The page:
By Mike Bennighof, Ph.D.
A while back, we issued a book called Panzer Lehr, an expansion for the Panzer Grenadier series featuring actions of the Panzer Lehr Division. Panzer Lehr, an outfit made up of combat-experienced demonstration troops from the German Army’s training schools, had a (probably inflated) reputation as a hard-fighting “fire brigade” formation on the Western Front in 1944, and seemed a good candidate to present in its own special color scheme.
Panzer Lehr, the book, includes 27 scenarios by Mike Perryman and a campaign game by John Stafford. Plus a sheet of 176 playing pieces, upgraded from the original 102 when we switched to a different source of pieces. The special pieces have the Panzer Lehr divisional symbol, and the gray-green background color I originally wanted for all German Army units in Panzer Grenadier (I still think they look better than the gray eventually used). Here’s a look at them:
While German panzer grenadier platoons followed a different table of organization than their brothers in the infantry, the differences aren’t enough to show up in game terms and we’ve usually used one piece to represent both types of unit. For the Panzer Lehr set, the panzer grenadiers are represented by the SCH (Schützen) piece, which has the same full-strength firepower but degrades slightly less after a step loss.
While Panzer Lehr performed well in combat, their performance can’t really be called out as exceptional. The battle-hardened troopers concentrated in Panzer Lehr would probably have been better employed lending that experience to the new Volksgrenadier formations being raised for the war’s climactic battles.
By 1944, most firepower from a German battalion (whether infantry or panzer grenadier) came from its mortar company. Panzer Lehr was no different. Despite the pledge to equip Panzer Lehr only with the most modern weapons available, many of the division’s support weapons were towed rather than self-propelled.
Panzer Lehr went into battle in Normandy without its own Panther battalion; 3rd Panzer Division had lent its Panther battalion so that Panzer Lehr could conduct formation exercises and the borrowed unit had just started on its way back to Germany when the Allies landed in Germany. Division commander Fritz Bayerlein frantically collected the Panthers and crews and turned them back to the front. That little detail seemed too confusing to add to the game set, so Panzer Lehr fields its own Panthers in the Lehr color scheme in this supplement.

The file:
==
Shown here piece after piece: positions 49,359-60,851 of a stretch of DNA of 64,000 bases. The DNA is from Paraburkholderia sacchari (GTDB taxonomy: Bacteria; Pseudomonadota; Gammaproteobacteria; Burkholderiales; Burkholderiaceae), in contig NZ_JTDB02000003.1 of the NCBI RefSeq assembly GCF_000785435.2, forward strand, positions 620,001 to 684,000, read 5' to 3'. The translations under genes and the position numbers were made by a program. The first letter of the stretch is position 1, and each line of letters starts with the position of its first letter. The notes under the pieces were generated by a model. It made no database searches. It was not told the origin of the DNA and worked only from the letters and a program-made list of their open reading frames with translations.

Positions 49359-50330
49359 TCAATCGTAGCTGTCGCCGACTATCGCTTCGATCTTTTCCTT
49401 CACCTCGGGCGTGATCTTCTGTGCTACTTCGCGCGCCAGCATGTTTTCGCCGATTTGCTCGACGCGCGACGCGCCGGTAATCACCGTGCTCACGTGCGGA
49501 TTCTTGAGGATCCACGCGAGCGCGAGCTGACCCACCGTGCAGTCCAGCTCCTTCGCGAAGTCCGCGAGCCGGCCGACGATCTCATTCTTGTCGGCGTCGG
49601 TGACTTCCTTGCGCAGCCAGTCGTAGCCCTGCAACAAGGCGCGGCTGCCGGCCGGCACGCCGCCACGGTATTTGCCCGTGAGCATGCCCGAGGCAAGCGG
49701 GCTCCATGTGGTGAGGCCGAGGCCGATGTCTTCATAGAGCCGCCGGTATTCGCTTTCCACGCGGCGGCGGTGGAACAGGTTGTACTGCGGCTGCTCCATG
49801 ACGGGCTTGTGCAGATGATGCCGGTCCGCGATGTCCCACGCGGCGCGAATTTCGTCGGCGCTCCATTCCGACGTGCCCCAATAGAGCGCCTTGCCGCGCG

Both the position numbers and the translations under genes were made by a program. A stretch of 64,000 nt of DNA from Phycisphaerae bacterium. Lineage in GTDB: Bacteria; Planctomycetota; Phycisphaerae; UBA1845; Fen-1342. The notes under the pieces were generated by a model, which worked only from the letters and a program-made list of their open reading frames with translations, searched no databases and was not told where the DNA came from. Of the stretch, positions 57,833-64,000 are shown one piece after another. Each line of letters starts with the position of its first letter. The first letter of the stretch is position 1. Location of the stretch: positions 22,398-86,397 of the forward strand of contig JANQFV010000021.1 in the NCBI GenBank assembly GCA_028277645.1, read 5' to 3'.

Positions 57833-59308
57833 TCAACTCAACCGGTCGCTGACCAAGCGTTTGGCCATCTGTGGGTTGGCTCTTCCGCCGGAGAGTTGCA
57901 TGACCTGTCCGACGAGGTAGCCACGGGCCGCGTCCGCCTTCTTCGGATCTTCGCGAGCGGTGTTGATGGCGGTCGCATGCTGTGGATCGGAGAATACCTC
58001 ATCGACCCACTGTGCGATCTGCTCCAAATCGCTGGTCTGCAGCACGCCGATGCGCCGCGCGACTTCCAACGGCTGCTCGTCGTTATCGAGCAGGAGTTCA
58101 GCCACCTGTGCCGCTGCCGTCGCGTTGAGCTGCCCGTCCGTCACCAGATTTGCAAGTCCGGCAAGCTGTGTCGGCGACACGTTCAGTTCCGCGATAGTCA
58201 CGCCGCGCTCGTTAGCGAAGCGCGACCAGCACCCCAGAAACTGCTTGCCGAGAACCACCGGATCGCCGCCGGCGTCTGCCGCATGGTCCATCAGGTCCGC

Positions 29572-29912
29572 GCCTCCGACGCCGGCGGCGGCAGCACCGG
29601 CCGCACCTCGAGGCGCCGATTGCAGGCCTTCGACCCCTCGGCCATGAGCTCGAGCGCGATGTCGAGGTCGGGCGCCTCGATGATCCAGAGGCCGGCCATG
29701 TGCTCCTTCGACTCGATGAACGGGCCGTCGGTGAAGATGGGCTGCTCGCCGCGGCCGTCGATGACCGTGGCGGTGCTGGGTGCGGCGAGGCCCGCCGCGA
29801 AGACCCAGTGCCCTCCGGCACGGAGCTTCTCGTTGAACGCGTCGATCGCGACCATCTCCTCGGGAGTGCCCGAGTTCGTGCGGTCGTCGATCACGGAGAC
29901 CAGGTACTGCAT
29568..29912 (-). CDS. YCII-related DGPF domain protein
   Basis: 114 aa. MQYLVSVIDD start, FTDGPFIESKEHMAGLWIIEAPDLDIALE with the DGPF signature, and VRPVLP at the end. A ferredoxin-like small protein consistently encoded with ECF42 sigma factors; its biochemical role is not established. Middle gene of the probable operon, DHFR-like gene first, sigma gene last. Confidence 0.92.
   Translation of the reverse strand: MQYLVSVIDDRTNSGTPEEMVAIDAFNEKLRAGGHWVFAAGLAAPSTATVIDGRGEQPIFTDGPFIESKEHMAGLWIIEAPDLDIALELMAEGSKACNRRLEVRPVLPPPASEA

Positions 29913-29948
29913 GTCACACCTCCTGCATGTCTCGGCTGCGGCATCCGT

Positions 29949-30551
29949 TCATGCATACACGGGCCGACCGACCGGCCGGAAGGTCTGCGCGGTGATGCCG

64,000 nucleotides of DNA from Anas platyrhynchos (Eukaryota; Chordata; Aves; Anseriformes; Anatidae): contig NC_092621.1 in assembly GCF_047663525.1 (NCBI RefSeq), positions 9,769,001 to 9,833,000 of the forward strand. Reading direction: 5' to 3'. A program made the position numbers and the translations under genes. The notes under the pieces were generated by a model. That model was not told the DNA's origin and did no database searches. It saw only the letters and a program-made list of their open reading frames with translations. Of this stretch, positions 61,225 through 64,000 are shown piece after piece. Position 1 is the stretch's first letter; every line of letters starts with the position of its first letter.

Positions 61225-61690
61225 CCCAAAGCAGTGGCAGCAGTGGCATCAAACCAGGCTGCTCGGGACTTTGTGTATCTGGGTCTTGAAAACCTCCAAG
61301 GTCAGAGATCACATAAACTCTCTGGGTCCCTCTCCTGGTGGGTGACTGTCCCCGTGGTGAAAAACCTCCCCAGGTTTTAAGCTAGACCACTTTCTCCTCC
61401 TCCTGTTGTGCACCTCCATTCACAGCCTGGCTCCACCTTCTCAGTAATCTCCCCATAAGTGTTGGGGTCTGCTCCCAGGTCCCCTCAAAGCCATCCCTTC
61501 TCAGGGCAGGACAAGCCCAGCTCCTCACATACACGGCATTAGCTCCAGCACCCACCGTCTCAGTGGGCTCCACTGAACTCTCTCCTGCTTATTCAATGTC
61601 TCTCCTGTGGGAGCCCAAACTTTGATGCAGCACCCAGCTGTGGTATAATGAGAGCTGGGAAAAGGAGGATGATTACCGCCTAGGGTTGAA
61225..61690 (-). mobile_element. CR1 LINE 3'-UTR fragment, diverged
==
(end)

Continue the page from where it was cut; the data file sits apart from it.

Like other panzer divisions, Panzer Lehr’s second tank battalion had PzKpfw IV vehicles; these should have all been factory-fresh H models but appear to have included at least some older F2 models carrying the less-capable 75mm main gun and lighter protection. The game set includes both models.
A small number of Tiger tanks (both the original version and the bigger Royal Tiger) were also fielded by Panzer Lehr in Normandy in a special heavy tank company attached to the division’s panzer regiment, along with some of the tiny Goliath wire-guided explosive vehicles guided from the Tigers.
In most panzer divisions, only one battalion of panzer grenadiers was truly gepanzert, riding in half-track armored personnel carriers. The other three battalions were “Gummi (Rubber) Panzer Grenadiere,” carried in trucks instead. All four battalions rode halftracks in Panzer Lehr, adding greatly to the division’s combat power.
Panzer Lehr also fielded a double-sized company of the new Puma armored cars. This very modern design featured the same turret for the planned Leopard light tank, on the same eight-wheeled heavy armored car chassis used for the whole family of PSW234 vehicles. The long-barreled 50mm gun offered more than enough firepower to deal with enemy armored cars, but it offered little defense against real tanks.
While Panzer Lehr had towed anti-tank guns in the panzer grenadier regiments, its anti-tank battalion had the very effective Jagdpanzer IV, known as “Guderian's Ducks.” The panzer grenadiers did have self-propelled mounts for their 150mm infantry guns, small vehciles known as the Grille (“Cricket”). And of course the ubiquitous Sturmgeschütz III assault guns.
Though Panzer Lehr was intended to wield Germany’s best and latest weapons, this was not always the case. Only one of the division’s three artillery battalions was self-propelled, and a number of the towed pieces were actually captured Soviet pieces.
The book’s counters provide the first appearance of the German 150mm howitzer. This was an updated version of the Model 1913 howitzer widely used during the Great War. An outdated weapon, it was inferior to the Soviet 152mm howitzer and as a favored formation Panzer Lehr often had the captured pieces instead.
Panzer Lehr’s junior leaders consisted of hardened combat veterans, which on paper at least should have given the division an enormous advantage in battle. Some of these hardened vets had no doubt had more combat than they could stand, but others were certainly at the top of their craft. Panzer Lehr comes with its own set of very good leaders in Panzer Lehr livery; for competitive balance players should probably stick with the regular German Army leaders from the boxed games as directed by the book’s scenario special rules.
Click here to order Panzer Lehr
Mike Bennighof is president of Avalanche Press and holds a doctorate in history from Emory University. A Fulbright Scholar and award-winning journalist, he has published over 100 books, games and articles on historical subjects.
He lives in Birmingham, Alabama with his wife, three children and his dog, Leopold.